Have you ever noticed how music has the power to create more texture to life?
Take for example a montage sequence in a movie where a key song of recognizable lyrics or tunes can help further a plot along, deepen your appreciation for the characters, or simply bring you that much more into the artificial world you've been a spectator to. In some ways, a piece of pop music or a solid instrumental can even turn a "nice" movie into a masterpiece.
"Spiderman 2" - Burt Bacharach/BJ Thomas - Raindrops Keep Fallin' On My Head
In one scene Peter Parker decides that life would be much easier without worrying about being a superhero. Having thrown his costume in the trash, we're treated to a walkabout montage of how his life is rather... well, "swell." There's one moment when his professor affirms him, and then the motion freezes as a smile creeps up on Parker's face. Classic tongue-in-cheek humor through the carefree song.
Now... check out this difference - here's the way the scene originally was shot using a Danny Elfman tune behind it.
See the difference?
A few more of my favorite examples of songs making a scene "work":"My Date With Drew"- Hall & Oates - "You Make My Dreams Come True" (note - this is not a scene from the movie but rather a great, cheesy version)
This peppy song has been used in at least a couple movies these days (including "The Wedding Singer"), mainly because it's bouncy beat and soulful vocals are likeably infectious. You may not have seen this very smart and funny documentary about a guy trying to get a date with Drew Barrymore within 30 days, but when you do this scene when this song plays makes absolute sense. (By the way - if you haven't seen this movie documentary, go rent it right now - seriously... that means you.)
"Ocean's 11"- Debussy- "Clair De Lune"
When I saw Ocean's 13 I realized how much I enjoyed the ending of Ocean's 11. There's this great scene at the end where there is no dialogue - yet so much is understood and unspoken among the main characters... powerful stuff. It allows the cool heist fick to take on a deeper layer of class... one that elevates it to something of a classic.
"Say Anything" - Peter Gabriel - "In Your Eyes"
So there's this guy named Lloyd who has in serious like for a girl he will soon love and be loved back by. Only she breaks up with him, asking for space and trading him a pen for her heart back. Time goes by, and finally Lloyd stands outside her bedroom wearing a trenchcoat while holding a boom box. I know, I know... sounds rather stalker-esque. Yet really what we're talking about is that last ditch effort when you have no other word to say and simply have to rely on the tunes to speak for you.
"Flash Gordon" - Queen "FLASH! AAAAAAAAAAHHHH!"
If you saw the movie, nothing more needs to be said. If you didn't see the movie, nothing more needs to be said.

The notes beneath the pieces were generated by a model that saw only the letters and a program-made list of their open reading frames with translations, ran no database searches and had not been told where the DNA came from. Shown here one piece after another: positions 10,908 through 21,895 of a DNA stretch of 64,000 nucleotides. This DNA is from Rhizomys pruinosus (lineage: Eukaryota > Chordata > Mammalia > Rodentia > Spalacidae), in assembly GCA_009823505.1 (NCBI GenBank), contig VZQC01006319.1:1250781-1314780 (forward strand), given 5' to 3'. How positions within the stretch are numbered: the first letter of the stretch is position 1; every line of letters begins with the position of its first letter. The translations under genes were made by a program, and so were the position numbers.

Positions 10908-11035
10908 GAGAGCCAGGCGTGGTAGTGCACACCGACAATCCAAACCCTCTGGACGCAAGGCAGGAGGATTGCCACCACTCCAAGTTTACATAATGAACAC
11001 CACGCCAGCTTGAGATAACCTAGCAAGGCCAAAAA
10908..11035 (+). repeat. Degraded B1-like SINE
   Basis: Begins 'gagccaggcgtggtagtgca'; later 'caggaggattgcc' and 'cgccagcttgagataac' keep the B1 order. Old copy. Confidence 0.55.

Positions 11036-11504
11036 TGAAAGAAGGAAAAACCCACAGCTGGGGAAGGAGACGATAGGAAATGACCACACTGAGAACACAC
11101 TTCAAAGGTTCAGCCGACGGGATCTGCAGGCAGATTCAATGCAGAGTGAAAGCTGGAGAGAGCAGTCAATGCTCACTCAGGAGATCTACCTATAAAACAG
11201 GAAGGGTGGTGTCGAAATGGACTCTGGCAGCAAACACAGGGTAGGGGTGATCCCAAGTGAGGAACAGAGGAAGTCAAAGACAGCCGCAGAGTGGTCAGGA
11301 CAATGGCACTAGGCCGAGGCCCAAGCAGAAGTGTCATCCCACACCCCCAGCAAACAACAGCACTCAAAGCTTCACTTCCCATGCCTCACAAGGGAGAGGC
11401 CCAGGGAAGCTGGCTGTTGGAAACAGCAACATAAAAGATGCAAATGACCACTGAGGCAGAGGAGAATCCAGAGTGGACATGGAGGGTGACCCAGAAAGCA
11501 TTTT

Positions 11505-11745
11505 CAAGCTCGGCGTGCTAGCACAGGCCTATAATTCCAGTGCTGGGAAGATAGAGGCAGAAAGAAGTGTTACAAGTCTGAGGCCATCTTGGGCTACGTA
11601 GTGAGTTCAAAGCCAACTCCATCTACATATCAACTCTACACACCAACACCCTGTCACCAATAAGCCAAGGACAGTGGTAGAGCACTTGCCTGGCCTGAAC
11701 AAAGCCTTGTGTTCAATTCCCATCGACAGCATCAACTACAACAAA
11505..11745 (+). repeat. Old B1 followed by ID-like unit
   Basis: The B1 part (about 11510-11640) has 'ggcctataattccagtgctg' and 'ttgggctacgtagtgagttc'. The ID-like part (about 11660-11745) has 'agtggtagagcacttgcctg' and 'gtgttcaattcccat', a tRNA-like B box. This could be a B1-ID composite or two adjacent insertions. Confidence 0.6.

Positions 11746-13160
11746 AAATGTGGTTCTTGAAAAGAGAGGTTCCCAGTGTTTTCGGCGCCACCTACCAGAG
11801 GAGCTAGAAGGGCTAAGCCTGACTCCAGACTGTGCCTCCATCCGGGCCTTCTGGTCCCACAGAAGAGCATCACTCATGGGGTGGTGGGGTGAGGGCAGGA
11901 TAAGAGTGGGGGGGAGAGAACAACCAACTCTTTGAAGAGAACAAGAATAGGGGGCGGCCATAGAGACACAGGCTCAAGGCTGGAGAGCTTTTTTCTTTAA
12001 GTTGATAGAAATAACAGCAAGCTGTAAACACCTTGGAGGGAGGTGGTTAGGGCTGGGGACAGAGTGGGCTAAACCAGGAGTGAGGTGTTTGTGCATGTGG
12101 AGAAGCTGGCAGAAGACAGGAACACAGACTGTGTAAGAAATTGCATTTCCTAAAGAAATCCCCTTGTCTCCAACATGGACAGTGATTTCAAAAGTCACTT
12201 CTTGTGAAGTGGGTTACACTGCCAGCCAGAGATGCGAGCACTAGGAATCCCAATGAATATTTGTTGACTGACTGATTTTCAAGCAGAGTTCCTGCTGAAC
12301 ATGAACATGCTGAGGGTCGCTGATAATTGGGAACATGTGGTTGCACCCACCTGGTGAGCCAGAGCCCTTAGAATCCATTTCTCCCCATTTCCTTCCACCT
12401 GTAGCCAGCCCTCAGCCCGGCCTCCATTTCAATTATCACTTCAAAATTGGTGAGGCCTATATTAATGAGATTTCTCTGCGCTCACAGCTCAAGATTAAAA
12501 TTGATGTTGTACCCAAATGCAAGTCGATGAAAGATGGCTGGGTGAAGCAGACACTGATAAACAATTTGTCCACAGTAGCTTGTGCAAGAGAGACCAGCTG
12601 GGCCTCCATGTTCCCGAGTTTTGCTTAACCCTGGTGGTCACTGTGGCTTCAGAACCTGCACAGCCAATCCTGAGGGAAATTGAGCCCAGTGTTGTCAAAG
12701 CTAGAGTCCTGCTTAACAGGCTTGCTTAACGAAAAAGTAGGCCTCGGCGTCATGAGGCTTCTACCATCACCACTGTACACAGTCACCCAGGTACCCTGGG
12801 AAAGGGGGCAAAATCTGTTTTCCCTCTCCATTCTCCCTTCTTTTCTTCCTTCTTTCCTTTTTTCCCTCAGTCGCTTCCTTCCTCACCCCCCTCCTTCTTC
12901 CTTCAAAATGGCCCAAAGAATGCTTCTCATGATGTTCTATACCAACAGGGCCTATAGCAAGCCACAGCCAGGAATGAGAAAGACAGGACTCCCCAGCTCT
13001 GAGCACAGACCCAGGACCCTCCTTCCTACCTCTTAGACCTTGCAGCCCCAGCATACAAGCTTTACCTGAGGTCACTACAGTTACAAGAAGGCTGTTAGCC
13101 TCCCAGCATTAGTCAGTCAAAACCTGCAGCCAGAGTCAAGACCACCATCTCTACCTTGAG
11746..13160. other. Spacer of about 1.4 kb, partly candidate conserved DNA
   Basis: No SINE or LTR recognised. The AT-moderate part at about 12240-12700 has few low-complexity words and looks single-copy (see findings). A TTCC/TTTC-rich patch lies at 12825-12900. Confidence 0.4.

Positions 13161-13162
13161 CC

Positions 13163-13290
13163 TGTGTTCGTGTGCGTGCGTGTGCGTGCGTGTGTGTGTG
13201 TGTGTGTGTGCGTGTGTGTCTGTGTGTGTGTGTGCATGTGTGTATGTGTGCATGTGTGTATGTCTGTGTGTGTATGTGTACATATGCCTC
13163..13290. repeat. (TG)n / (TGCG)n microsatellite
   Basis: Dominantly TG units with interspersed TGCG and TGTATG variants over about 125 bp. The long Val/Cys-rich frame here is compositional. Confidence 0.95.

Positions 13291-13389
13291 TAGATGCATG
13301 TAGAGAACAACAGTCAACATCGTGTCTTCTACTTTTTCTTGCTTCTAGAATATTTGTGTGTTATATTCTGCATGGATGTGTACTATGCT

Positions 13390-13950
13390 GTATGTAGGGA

"Napoleon Dynamite" - Patrick Street - "Music for a Found Harmonium"
The artist "Patrick Street" didn't get any credit for this tune in the quirky film, nor did it even show up on the soundtrack. Nonetheless, without this underscore you would have a very different ending to the movie. The backdrop it gives the final four minute summary at the end of the movie glue and helps you decide whether or not you understood the film and its characters.
"Ferris Bueller's Day Off" - The Beatles - "Twist and Shout"
Perhaps you'd rather go with Yello's "Oh Yeah" on this one, but I think the scene where Ferris takes over a polka parade made every guy my age who grew up in the Chicago area think, "Yeah... that could be me... if only I had a friend who's dad had a cool car."
Original instrumental scores are great, too, with my favorite composers being John Williams (Star Wars, Superman, etc) and Michael Giacchino (Lost), but there's something extra special about an existing piece of music - maybe one that you've heard a thousand times - being used in a film in just the perfect way. It can be funny and give the perfect sense of irony (i.e. the "punch dance" scene in "Hot Rod" that mimics Kevin Bacon from "Footloose"), or maybe its just tough-guy bad (i.e. that blues tune in "Better Of Dead" as he pulls the Camaro out of the driveway).
For whatever reason, music just affects us and moves us in ways that help process life (or simply feel like you've found the perfect payoff after 2 hours of cinematic adventure). I think the real question of what you're sorting through in life is often found in the songs you sing and the songs you don't... I remember the power of singing songs of hope during hard times as well as some that we too hard to lift up because I hadn't yet developed the soul muscles to sing them with authenticity.
Which leads me to two questions...
- What are some of your favorite songs these days?
- What are some of your favorite "underscore" tunes in movies or TV shows?